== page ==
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Glucosamine and Chondroitin for Treatment of Osteoarthritis A Systematic Quality Assessment and Meta-analysis

Timothy E. McAlindon, DM; Michael P. LaValley, PhD; Juan P. Gulin, MD; David T. Felson, MD
JAMA. 2000;283(11):1469-1475. doi:10.1001/jama.283.11.1469.
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Published online

Context Glucosamine and chondroitin preparations are widely touted in the lay press as remedies for osteoarthritis (OA), but uncertainty about their efficacy exists among the medical community.

Objective To evaluate benefit of glucosamine and chondroitin preparations for OA symptoms using meta-analysis combined with systematic quality assessment of clinical trials of these preparations in knee and/or hip OA.

Data Sources We searched for human clinical trials in MEDLINE (1966 to June 1999) and the Cochrane Controlled Trials Register using the terms osteoarthritis, osteoarthrosis, degenerative arthritis, glucosamine, chondroitin, and glycosaminoglycans. We also manually searched review articles, manuscripts, and supplements from rheumatology and OA journals and sought unpublished data by contacting content experts, study authors, and manufacturers of glucosamine or chondroitin.

Study Selection Studies were included if they were published or unpublished double-blind, randomized, placebo-controlled trials of 4 or more weeks' duration that tested glucosamine or chondroitin for knee or hip OA and reported extractable data on the effect of treatment on symptoms. Fifteen of 37 studies were included in the analysis.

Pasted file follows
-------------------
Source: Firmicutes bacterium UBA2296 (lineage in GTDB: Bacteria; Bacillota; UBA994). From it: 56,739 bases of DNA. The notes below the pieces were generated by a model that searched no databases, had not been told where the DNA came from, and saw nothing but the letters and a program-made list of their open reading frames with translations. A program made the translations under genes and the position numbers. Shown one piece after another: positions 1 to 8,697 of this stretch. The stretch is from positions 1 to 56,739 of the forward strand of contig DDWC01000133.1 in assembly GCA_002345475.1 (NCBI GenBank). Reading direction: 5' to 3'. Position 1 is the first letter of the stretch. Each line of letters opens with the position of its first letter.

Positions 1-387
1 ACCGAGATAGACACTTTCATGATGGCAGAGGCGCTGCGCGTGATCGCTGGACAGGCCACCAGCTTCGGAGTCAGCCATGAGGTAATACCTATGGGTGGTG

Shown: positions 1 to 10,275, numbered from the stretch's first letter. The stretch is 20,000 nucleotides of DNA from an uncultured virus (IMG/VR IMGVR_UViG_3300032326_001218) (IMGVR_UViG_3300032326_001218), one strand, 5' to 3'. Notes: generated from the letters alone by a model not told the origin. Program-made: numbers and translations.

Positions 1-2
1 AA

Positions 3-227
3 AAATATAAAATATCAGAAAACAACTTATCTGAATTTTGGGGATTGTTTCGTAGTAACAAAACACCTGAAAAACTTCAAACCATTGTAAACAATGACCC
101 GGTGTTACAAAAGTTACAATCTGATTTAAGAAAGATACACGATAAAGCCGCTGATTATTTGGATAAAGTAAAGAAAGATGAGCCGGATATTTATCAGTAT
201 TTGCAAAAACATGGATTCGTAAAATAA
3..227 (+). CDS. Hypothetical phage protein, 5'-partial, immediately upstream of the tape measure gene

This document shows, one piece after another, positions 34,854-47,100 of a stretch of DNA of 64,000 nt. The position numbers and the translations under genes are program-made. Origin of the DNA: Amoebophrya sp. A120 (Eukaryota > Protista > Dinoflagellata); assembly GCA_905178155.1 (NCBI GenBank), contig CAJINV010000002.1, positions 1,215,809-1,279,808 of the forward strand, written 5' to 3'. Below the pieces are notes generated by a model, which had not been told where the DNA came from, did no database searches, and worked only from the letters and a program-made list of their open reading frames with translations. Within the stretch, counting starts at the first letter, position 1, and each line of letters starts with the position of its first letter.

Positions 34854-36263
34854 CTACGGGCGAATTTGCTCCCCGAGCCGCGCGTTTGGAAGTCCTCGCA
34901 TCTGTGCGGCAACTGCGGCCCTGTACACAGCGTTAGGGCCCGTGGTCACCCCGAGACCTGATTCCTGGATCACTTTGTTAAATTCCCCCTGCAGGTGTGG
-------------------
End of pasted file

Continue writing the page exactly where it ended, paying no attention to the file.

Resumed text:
Data Extraction Reviewers performed data extraction and scored each trial using a quality assessment instrument. We computed an effect size from the intergroup difference in mean outcome values at trial end, divided by the SD of the outcome value in the placebo group (0.2, small effect; 0.5, moderate; 0.8, large), and applied a correction factor to reduce bias. We tested for trial heterogeneity and publication bias and stratified for trial quality and size. We pooled effect sizes using a random effects model.

Data Synthesis Quality scores ranged from 12.3% to 55.4% of the maximum, with a mean (SD) of 35.5% (12%). Only 1 study described adequate allocation concealment and 2 reported an intent-to-treat analysis. Most were supported or performed by a manufacturer. Funnel plots showed significant asymmetry (P≤.01) compatible with publication bias. Tests for heterogeneity were nonsignificant after removing 1 outlier trial. The aggregated effect sizes were 0.44 (95% confidence interval [CI], 0.24-0.64) for glucosamine and 0.78 (95% CI, 0.60-0.95) for chondroitin, but they were diminished when only high-quality or large trials were considered. The effect sizes were relatively consistent for pain and functional outcomes.

Conclusions Trials of glucosamine and chondroitin preparations for OA symptoms demonstrate moderate to large effects, but quality issues and likely publication bias suggest that these effects are exaggerated. Nevertheless, some degree of efficacy appears probable for these preparations.

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Figure 1. Forest Plot of Effect Sizes for Trials and Pooled Effects
Graphic Jump Location
95% confidence intervals are shown using lines extending from the symbols. Effect size is based on the scale proposed by Cohen36 in which 0.8 reflects a large effect, 0.5 a moderate effect, and 0.2 a small effect.
Figure 2. Funnel Plot of Glucosamine and Chondroitin Trials
Graphic Jump Location
Effect size is based on the scale proposed by Cohen36 in which 0.8 reflects a large effect, 0.5 a moderate effect, and 0.2 a small effect.

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